Notes From Grindstone Lakes
I hope you all continue to be healthy and safe as we begin the slow process of reopening businesses and starting to return to some semblance of normalcy. Equally importantly, I hope that the spring (at times summer-like) weather has tempted you to pick up a rod and go fishing.
My first trout fishing of the year took place on private waters in Eastern Oregon. Rick Pay and I went for a three day adventure with two non-club angling friends to Grindstone Lakes, which is about 2 hours southeast of Prineville. There are five manmade lakes ranging from 20 to 70 acres, each with large rainbow trout. When I say large, I mean that my smallest was about 17” long. All of the rest were 20”-22” and some went up to 24”. These are trophy trout and they are an absolute blast to hook and (try to) land on a 5- weight or 6-weight rod.
It was our first time to the lakes this early in the season, and we were led to believe that the dry fly fishing opportunities could be good. I’m generally a low-expectations person because I like to assume the worst and be pleasantly surprised when it doesn’t happen. But in this case, the stars lined up and we experienced some truly spectacular fishing. We had good luck in the morning of the first day fishing in Grindstone Reservoir with a dry/dropper rig consisting of a purple chubby Chernobyl with a small nymph about 18” underneath. Hare’s ears, pheasant tails, lightning bugs and callibaetis nymphs all were productive. Things really went into overdrive as we were finishing our shore lunch when a dense callibaetis hatch began coming off. At first we saw a few rises dimpling the water, then a few turned into a lot and the rises quickly got more aggressive. Fins and tails started showing and by the time we wolfed down the last of our lunch there was a veritable frenzy of enormous trout wreaking havoc on the bugs. I couldn’t bear to take the time to get back in my float tube and paddle out so I grabbed my rod and started casting right from shore. It’s pretty amazing when you are marking nearly a dozen behemoth trout splashing so hard that your fly is being rocked by the wakes of their rises. The first one I hooked went on a screaming run directly away from shore and took me well into my backing before I was able to bring it to the net. And so it went, with a pretty even split of eats on the big chubby and the little nymph.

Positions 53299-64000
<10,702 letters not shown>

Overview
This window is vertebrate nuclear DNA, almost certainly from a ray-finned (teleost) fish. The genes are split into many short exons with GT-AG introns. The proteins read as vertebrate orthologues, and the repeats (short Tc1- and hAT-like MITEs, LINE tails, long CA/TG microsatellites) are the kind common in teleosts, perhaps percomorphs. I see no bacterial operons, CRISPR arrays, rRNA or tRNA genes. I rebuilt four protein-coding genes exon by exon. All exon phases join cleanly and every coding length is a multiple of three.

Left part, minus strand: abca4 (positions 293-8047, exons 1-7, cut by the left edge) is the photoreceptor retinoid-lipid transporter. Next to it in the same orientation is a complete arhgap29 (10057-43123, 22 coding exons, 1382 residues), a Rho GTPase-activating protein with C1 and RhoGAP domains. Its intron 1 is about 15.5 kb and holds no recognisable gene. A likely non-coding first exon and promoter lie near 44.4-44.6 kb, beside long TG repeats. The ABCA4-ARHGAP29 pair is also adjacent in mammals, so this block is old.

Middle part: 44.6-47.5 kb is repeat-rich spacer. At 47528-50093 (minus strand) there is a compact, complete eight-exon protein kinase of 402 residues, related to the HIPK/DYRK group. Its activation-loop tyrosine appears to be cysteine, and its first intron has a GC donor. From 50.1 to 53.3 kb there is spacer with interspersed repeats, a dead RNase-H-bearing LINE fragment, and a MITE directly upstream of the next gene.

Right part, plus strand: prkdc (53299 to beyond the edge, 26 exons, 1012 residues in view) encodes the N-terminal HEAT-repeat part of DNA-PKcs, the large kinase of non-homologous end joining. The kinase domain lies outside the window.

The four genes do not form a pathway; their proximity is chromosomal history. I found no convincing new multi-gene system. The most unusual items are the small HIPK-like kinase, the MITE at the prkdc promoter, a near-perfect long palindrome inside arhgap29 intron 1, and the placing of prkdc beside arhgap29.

The next day we fished Black Snag lake and cast damsel nymphs in the shallows, using a slow steady strip to work the fly. The takes ranged from subtle to explosive and the fish were all fat and strong. Good times. Later in the day the callibaetis nymphs came off again and it was back to the dry/dropper rig. I was fishing in a small shallow cove and seeing lots of rises but not getting the hookups I was expecting. Our guide Neal Burrell suggested shortening the dropper to about 12” and that made all the difference. My first fish in that cove exploded into a cartwheeling series of jumps before taking off on a blistering run that took me deeper into my backing than the day before. It jumped again at least 150 feet away from me then it was gone. I reeled in and found that the trout had broken off on 3X tippet. I re-rigged with shaky hands and it was back to the fun for at least an hour and a half of action. The hatch was so prolific that I had to keep my buff on to avoid inhaling bugs. This time, all the eats were on the nymph.
What Comes Up Must Go Down
The final day looked promising with a high overcast so we were greedily hoping for a third day of surface action at Buecher Lake but it was decidedly slow. A few trout were caught on dry dropper rigs, and a few more were picked up trolling wooly buggers but they were few and far between. Conditions looked great for another hatch but the bugs weren’t forthcoming, so Neal suggested hanging a balanced leech under an indicator. Soon enough it was “bobber down” time as each of us began to catch fish. Buecher Lake is stocked with fewer fish, but they tend to run even bigger. Virtually all of the ones we caught were over 20” and deeper in the belly than the other lakes. As with all trips, this one came to an end too soon, but the sadness of having to leave is offset by the fact that we have booked the same dates for 2021.
I have a few other trips coming up including a few half day trips for shad fishing at Willamette Falls and a return to the Grande Ronde (conditions permitting – the river is racing along at over 8,400 cfs as I write and it doesn’t fish well above 5,500 so we shall see). I hope that you all have a few outings to look forward to. Here’s to hoping that the Covid-19 restrictions have relaxed enough to allow our scheduled club trip to Laurance Lake happen later this summer.
Our June 9 dinner meeting is off but Mike Radakovich is working on another Zoom presentation. Details to follow.
Tight lines until we meet again!